5As I sat in my dorm room hunched over the cold glow of my crappy TV I didn't know the designers had included a peaceful solution to the problem, I only knew that I was a champion of the oppressed, and the oppressed were being real dicks at the moment. Getting those moisture vaporators hadn't been easy. I had done all I could to find a peaceful solution with as little killing as possible, but it had all been in the name of doing the right thing. Now doing the right thing meant tearing down all I'd worked to build. If I set these Jawas free it would mean saving a few lives, then ending many more as the Sand People attacked me for liberating their merchandise. But what were the lives of such people worth when they were complicit in such an ethical travesty? But did they, as individuals, really have a say in who their tribe bought and sold? Did that absolve them, weren't they still complicit in an evil practice? My moral compass shattered. Black and white were intermingling into gray, and no matter what I did it was impossible for me to get out clean. Either I let the abomination of slavery persist, or I killed the entire group of Sand People I'd done everything in my power to save.

Jawas, man.  F***ing Jawas.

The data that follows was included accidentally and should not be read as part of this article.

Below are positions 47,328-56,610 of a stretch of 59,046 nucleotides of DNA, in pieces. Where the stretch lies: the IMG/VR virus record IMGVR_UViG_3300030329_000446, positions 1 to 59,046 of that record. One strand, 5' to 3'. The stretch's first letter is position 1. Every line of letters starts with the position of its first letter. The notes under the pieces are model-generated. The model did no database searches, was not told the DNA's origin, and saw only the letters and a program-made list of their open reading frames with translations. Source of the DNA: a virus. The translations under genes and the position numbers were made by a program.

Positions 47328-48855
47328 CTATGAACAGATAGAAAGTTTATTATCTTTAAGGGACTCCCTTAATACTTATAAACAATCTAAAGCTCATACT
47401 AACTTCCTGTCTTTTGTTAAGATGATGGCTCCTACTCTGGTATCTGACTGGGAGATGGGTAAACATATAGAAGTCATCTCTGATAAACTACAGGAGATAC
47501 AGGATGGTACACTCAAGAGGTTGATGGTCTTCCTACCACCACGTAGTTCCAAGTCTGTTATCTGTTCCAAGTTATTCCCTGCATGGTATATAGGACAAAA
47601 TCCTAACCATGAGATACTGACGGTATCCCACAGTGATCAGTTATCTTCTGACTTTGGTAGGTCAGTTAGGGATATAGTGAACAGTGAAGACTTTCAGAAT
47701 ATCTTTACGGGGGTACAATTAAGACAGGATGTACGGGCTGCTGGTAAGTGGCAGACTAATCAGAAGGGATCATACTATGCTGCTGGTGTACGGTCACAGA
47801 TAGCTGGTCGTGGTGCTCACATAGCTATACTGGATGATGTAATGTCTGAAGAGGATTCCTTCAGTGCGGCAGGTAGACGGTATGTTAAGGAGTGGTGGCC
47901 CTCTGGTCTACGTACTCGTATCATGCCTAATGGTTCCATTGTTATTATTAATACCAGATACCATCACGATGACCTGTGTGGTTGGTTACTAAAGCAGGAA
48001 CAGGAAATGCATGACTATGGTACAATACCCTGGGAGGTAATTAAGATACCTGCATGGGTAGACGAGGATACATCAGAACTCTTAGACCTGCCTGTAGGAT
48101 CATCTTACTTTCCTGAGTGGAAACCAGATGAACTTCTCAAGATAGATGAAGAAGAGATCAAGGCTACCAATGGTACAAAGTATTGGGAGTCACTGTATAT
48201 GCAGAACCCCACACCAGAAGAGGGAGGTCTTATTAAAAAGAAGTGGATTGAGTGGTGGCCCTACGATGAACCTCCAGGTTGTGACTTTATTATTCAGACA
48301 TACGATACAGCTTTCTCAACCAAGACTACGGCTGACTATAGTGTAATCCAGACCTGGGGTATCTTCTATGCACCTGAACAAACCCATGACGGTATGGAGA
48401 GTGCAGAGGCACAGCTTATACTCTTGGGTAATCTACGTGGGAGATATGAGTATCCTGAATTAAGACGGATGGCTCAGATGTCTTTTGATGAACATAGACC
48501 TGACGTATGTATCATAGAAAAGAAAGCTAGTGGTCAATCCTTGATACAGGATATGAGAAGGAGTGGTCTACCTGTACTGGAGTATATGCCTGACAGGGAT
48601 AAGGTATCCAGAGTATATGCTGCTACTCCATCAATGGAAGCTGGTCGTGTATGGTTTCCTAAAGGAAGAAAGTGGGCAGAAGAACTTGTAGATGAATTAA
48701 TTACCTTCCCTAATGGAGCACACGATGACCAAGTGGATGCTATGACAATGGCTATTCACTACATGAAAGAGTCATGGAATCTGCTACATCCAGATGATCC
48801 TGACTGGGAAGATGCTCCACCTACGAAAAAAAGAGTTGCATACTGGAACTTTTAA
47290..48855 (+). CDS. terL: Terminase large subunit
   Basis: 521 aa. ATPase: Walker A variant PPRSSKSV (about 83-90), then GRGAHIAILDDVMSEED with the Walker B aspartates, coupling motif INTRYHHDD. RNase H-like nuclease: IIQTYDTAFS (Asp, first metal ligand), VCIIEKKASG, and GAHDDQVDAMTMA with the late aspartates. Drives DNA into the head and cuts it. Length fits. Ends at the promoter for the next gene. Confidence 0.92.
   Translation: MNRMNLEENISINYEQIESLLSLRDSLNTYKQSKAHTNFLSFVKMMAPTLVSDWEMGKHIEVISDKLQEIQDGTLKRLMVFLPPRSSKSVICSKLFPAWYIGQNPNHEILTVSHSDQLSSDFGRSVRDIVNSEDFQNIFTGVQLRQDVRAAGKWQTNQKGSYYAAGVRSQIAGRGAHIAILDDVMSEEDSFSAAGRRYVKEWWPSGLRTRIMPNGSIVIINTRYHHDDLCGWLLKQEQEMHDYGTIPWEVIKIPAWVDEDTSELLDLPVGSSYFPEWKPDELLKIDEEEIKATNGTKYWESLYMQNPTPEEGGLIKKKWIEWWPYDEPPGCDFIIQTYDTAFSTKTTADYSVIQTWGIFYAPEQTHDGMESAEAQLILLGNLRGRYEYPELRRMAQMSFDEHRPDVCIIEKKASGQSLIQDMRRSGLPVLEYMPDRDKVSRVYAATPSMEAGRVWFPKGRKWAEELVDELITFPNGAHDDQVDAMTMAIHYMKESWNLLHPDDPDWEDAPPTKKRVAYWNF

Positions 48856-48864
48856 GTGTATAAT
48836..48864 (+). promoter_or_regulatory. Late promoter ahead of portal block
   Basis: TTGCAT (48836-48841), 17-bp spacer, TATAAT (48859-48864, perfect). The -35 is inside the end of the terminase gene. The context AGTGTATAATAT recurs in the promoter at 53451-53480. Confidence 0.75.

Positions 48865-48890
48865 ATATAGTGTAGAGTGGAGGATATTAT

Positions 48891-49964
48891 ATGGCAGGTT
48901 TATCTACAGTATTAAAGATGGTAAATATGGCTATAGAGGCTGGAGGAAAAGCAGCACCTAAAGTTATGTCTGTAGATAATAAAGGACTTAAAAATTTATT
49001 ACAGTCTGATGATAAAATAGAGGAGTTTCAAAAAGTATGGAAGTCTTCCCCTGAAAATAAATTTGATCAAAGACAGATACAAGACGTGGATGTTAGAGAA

I'd already killed hundreds of people, droids, and monsters by the time I reached the Tusken Raider camp, but that was the first time I felt it. I could almost feel the blood on my hands as I trudged away into a desert that was suddenly more stark, barren, and empty than I could've imagined. The twin suns of Tatooine glared down at me like the eyes of God. I knew in time the shifting sands would erase every footprint I made, just as they would eventually swallow the remains of the camp and everyone interred therein. Evidence of my massacre would be buried, forgotten, and if it was ever examined again it would be as an archaeological curiosity, the reason behind the bloodshed a topic of academic debate, lives reduced to trivia. I wondered how many similar horrors the sand had absorbed, how many forgotten atrocities were secreted beneath my feet, how many horrors those burning eyes had watched the sand take. Then my roommate came in to tell he'd found like three hundred French Toast Sticks in the dumpster behind the cafeteria and most of them were still pretty good if I wanted any.